A leap of six places from the relegation zone was secured by Liverpool as a drab stalemate was transformed into a hard-fought away win.
Hodgson can see light at end of the tunnel
BOLTON // Twelfth place has rarely been greeted more gratefully. After four weeks of almost unprecedented ignominy, Liverpool have contrived to escape their unhappy habitat. Commonly known as the relegation zone, it housed English football's most garlanded club in a traumatic October.
In the context of a glorious history, mid-table has represented desperate underachievement. Now it is a reason for relief.
A leap of six places was secured as a drab stalemate was transformed into a hard-fought away win. Maxi Rodriguez's 86th-minute goal brought victory at the Reebok Stadium, a first home defeat of the season for Bolton Wanderers and, perhaps most significantly, respite for Liverpool and their beleaguered manager.
A picture of exasperation minutes earlier, Roy Hodgson punched the air in vindication.
Earning back-to-back wins has eased the pressure, personally and collectively, and while the ill John Henry was not present, it was the sort of result that makes it easier for the owner to fulfil his promise to back the manager he inherited. A meeting this week should proceed more smoothly and an often tetchy Hodgson cut a relaxed figure, displaying more honesty and humour than has been his habit.
"We are affected by the position in the table, we are affected by the fact we have started so badly and we have been rightly criticised for it," he accepted.
"I have always believed we are working the right way. I've been as devastated as anyone else by the lack of results, but I have never stopped believing the work will pay dividends.
"It is a longer job, it is a rebuilding job but it is nice to see a little bit of light at the end of the tunnel."
Before Rodriguez's intervention, Liverpool produced a display of organisation that suggests Hodgson's rigorous methods are bringing order, if not excitement.
A clean sheet was no mean feat in a match where Bolton's blend of physicality and quality delivery resulted in more clear-cut chances than Liverpool could boast. Sotirios Kyrgiakos and Martin Skrtel, the centre-back pairing, defended stoutly and Hodgson added: "It was a very gritty performance by our back four."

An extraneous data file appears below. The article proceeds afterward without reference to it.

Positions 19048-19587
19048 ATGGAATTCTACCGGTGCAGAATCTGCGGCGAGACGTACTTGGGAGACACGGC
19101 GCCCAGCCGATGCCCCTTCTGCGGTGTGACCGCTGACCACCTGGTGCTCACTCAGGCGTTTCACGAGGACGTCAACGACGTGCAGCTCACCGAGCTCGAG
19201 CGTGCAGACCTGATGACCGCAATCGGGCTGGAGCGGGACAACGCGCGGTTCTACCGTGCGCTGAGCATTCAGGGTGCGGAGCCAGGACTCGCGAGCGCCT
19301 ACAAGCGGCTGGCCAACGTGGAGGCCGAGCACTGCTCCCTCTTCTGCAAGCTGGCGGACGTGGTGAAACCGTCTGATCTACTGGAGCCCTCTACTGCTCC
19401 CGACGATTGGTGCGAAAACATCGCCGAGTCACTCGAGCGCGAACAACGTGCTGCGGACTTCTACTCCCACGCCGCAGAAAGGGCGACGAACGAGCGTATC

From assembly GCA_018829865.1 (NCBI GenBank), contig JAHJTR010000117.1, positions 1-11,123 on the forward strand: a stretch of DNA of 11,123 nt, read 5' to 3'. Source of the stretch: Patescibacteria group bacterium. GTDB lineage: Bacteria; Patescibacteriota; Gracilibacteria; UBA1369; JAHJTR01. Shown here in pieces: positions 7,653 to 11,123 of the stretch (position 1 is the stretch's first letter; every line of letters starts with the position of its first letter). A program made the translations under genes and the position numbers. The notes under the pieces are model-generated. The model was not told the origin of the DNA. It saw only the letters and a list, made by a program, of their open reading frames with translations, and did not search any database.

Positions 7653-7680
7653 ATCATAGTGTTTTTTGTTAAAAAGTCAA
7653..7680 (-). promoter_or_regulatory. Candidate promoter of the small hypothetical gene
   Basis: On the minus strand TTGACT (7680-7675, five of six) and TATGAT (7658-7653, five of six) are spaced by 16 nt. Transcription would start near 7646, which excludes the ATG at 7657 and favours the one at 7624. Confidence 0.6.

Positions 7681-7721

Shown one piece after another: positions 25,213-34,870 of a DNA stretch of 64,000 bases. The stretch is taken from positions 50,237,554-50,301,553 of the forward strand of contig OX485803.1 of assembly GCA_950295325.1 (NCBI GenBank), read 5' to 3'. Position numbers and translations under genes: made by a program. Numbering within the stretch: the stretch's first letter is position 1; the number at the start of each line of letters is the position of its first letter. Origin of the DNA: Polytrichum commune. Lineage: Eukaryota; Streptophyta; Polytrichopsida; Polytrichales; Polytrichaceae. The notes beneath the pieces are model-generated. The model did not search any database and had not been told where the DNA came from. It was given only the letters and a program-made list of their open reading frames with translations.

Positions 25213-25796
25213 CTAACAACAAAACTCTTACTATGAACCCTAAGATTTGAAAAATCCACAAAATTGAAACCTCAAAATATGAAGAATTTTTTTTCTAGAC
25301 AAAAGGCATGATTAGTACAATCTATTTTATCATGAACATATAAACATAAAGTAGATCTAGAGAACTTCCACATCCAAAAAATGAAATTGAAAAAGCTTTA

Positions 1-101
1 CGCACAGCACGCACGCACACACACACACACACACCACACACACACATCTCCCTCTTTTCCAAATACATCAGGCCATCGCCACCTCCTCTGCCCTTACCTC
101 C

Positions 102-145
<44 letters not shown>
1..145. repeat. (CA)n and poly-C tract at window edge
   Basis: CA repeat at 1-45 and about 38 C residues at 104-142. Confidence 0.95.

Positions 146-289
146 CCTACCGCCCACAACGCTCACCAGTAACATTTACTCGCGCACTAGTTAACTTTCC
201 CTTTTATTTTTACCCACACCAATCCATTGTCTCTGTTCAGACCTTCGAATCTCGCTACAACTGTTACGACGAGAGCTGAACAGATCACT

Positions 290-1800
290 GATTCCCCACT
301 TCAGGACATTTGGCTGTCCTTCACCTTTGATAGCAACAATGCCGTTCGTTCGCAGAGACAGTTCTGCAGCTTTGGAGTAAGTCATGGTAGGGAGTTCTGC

The inspiration was provided by Liverpool's troubled talisman, a momentary reminder of Fernando Torres's talent unlocking the Bolton defence. A deftly executed backheel diverted Lucas Leiva's pass into the path of Rodriguez. Though Jussi Jaaskelainen got a hand to the Argentine's shot, it slithered under him.
"A nice little touch," said Hodgson of Torres. "Quality is permanent and it will come."
Striving to find the sharpness that is the surefire sign of his finest form, Torres had glided on to a pass from Steven Gerrard but prodded a poor shot that Jaaskelainen parried. The captain's radar was faulty when shooting but he brought dynamism and drive.
It was augmented when David Ngog was introduced, in perhaps the most effective substitution Hodgson has made for Liverpool, for the hamstrung Joe Cole. In the process, Rodriguez was switched to the left flank, though he cut infield to pose a threat.
An inventive overhead kick had landed on the roof of the net a quarter of an hour before he provided the breakthrough.
But, as Owen Coyle, the Bolton manager, said: "It was cruel on my team."
They applied pressure. Pepe Reina parried a crisp volley from Stuart Holden.
Then, within a matter of seconds, both Johan Elmander and Zat Knight came close. A couple of minutes later, Kevin Davies's glancing header beat Reina but went just past the far post.
There were two plausible penalty appeals when Jamie Carragher seemed to handball and Skrtel nudged Davies.
"If things even themselves out, we're due about 20 penalties by Christmas," complained Coyle.
There was no overreaction from his Liverpool counterpart.
"It's too early to be too optimistic but it is a step in the right direction," Hodgson added.
But, as Carragher said: "We need to get further up the table." They do, but, for the first time in a month, the Liverpool vice-captain can at least look at it now.